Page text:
AGMs—notice requirements for private and unlisted public companies
AGMs—notice requirements for private and unlisted public companies

The following Corporate guidance note provides comprehensive and up to date legal information covering:

  • AGMs—notice requirements for private and unlisted public companies
  • Who is entitled to receive notice of an AGM
  • Form of notice
  • Content of the notice
  • Common AGM shareholder resolutions
  • Explanatory notes to the notice
  • Length of notice

This Practice Note summarises the law relating to the steps involved in preparing, identifying recipients and sending a notice of an annual general meeting (AGM). It covers the form and content requirements for notices and statutory minimum notice periods. It is suitable for use by both practitioners and company secretaries in relation to private and unlisted public limited companies.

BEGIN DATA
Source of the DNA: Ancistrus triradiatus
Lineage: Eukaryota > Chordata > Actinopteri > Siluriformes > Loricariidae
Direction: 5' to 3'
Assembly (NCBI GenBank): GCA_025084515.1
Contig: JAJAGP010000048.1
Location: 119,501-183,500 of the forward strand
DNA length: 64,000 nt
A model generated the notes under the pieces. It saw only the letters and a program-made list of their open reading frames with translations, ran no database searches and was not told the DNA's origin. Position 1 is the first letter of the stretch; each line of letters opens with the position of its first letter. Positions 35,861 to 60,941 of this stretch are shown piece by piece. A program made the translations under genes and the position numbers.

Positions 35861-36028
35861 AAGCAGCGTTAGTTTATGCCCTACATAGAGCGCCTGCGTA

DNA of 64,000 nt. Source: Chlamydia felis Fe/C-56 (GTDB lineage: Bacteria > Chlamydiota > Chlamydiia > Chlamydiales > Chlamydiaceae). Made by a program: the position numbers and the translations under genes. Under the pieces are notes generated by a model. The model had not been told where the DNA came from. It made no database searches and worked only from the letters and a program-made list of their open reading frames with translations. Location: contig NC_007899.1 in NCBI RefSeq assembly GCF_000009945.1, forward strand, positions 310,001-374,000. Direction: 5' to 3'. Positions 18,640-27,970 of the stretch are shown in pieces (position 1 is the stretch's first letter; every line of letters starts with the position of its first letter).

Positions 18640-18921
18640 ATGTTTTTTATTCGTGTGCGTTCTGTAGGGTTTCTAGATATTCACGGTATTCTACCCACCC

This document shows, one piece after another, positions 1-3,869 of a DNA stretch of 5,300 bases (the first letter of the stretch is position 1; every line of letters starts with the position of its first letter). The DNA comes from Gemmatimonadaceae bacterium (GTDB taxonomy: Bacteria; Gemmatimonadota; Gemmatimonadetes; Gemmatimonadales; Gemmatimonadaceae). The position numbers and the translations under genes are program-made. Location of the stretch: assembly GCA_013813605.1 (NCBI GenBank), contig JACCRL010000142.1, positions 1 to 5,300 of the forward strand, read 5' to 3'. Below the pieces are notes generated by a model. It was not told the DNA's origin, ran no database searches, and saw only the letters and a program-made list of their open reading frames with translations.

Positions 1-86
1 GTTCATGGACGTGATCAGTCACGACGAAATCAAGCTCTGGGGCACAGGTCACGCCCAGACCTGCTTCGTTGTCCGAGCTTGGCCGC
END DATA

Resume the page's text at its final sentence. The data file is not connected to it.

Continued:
A general meeting must satisfy certain requirements set out in the Companies Act 2006 (CA 2006) and the company's articles of association. These requirements include sending a notice of the meeting (which complies with the statutory content requirements) in the correct form to everyone who is entitled to receive it, and ensuring that sufficient notice of the meeting is given.

Who is entitled to receive notice of an AGM

Notice of an AGM should be sent to all persons entitled to receive it. Failure to give notice to those entitled to receive it may invalidate the meeting. Accordingly, identifying the persons entitled to receive notice is an important undertaking. The task will invariably be easier where the company is a small private company with only one class of shares, compared to where the company is a large listed public company with several classes of shares and a global shareholder base.

Persons entitled to receive notice

The members, directors and auditors of a company